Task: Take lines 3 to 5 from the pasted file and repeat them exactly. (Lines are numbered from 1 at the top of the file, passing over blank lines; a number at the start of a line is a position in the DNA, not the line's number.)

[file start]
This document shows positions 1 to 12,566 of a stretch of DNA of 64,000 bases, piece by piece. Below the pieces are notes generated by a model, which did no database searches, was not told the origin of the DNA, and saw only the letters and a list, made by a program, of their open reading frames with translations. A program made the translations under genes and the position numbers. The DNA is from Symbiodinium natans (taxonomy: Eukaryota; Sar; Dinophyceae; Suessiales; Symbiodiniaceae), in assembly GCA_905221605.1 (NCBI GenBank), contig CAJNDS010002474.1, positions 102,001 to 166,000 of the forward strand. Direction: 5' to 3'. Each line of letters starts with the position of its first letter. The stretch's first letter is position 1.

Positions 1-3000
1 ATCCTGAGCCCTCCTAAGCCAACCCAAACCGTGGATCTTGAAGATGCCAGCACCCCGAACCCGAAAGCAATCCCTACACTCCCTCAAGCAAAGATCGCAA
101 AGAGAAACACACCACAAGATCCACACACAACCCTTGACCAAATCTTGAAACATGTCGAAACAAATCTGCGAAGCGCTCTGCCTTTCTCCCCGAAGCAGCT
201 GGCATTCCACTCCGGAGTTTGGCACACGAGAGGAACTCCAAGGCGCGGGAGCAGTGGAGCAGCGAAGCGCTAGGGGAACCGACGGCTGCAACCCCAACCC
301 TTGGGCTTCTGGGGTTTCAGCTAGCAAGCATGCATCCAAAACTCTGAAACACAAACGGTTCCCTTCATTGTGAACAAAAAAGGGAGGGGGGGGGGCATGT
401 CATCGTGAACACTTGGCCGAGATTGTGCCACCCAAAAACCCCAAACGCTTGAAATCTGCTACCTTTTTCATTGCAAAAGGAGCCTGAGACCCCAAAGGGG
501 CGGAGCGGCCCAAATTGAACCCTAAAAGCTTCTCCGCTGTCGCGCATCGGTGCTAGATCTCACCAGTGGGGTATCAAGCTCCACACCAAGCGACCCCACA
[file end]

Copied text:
1 ATCCTGAGCCCTCCTAAGCCAACCCAAACCGTGGATCTTGAAGATGCCAGCACCCCGAACCCGAAAGCAATCCCTACACTCCCTCAAGCAAAGATCGCAA
101 AGAGAAACACACCACAAGATCCACACACAACCCTTGACCAAATCTTGAAACATGTCGAAACAAATCTGCGAAGCGCTCTGCCTTTCTCCCCGAAGCAGCT
201 GGCATTCCACTCCGGAGTTTGGCACACGAGAGGAACTCCAAGGCGCGGGAGCAGTGGAGCAGCGAAGCGCTAGGGGAACCGACGGCTGCAACCCCAACCC